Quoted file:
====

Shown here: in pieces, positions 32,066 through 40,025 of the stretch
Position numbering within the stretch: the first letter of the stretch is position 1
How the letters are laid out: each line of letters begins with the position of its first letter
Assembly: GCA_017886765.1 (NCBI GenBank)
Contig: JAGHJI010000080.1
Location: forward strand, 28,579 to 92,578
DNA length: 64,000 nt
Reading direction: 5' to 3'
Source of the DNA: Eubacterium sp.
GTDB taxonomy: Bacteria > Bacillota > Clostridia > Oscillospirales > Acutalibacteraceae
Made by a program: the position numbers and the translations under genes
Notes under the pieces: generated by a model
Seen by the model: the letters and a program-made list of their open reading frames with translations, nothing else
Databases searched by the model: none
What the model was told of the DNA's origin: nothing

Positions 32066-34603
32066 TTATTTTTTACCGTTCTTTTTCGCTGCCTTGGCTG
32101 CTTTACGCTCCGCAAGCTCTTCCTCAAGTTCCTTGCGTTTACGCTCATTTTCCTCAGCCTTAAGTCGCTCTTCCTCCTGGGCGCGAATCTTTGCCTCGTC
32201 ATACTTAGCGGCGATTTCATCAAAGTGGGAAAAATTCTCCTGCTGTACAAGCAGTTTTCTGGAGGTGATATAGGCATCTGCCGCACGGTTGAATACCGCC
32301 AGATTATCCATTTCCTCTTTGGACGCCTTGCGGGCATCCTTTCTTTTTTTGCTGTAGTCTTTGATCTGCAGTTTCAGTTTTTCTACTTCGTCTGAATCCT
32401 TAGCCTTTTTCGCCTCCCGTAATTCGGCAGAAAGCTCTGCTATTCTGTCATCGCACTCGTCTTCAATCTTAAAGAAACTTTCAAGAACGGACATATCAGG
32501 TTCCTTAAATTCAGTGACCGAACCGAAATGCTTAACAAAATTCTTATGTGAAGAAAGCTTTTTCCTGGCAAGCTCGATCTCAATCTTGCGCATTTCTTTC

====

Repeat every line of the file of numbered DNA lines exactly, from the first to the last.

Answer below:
Shown here: in pieces, positions 32,066 through 40,025 of the stretch
Position numbering within the stretch: the first letter of the stretch is position 1
How the letters are laid out: each line of letters begins with the position of its first letter
Assembly: GCA_017886765.1 (NCBI GenBank)
Contig: JAGHJI010000080.1
Location: forward strand, 28,579 to 92,578
DNA length: 64,000 nt
Reading direction: 5' to 3'
Source of the DNA: Eubacterium sp.
GTDB taxonomy: Bacteria > Bacillota > Clostridia > Oscillospirales > Acutalibacteraceae
Made by a program: the position numbers and the translations under genes
Notes under the pieces: generated by a model
Seen by the model: the letters and a program-made list of their open reading frames with translations, nothing else
Databases searched by the model: none
What the model was told of the DNA's origin: nothing

Positions 32066-34603
32066 TTATTTTTTACCGTTCTTTTTCGCTGCCTTGGCTG
32101 CTTTACGCTCCGCAAGCTCTTCCTCAAGTTCCTTGCGTTTACGCTCATTTTCCTCAGCCTTAAGTCGCTCTTCCTCCTGGGCGCGAATCTTTGCCTCGTC
32201 ATACTTAGCGGCGATTTCATCAAAGTGGGAAAAATTCTCCTGCTGTACAAGCAGTTTTCTGGAGGTGATATAGGCATCTGCCGCACGGTTGAATACCGCC
32301 AGATTATCCATTTCCTCTTTGGACGCCTTGCGGGCATCCTTTCTTTTTTTGCTGTAGTCTTTGATCTGCAGTTTCAGTTTTTCTACTTCGTCTGAATCCT
32401 TAGCCTTTTTCGCCTCCCGTAATTCGGCAGAAAGCTCTGCTATTCTGTCATCGCACTCGTCTTCAATCTTAAAGAAACTTTCAAGAACGGACATATCAGG
32501 TTCCTTAAATTCAGTGACCGAACCGAAATGCTTAACAAAATTCTTATGTGAAGAAAGCTTTTTCCTGGCAAGCTCGATCTCAATCTTGCGCATTTCTTTC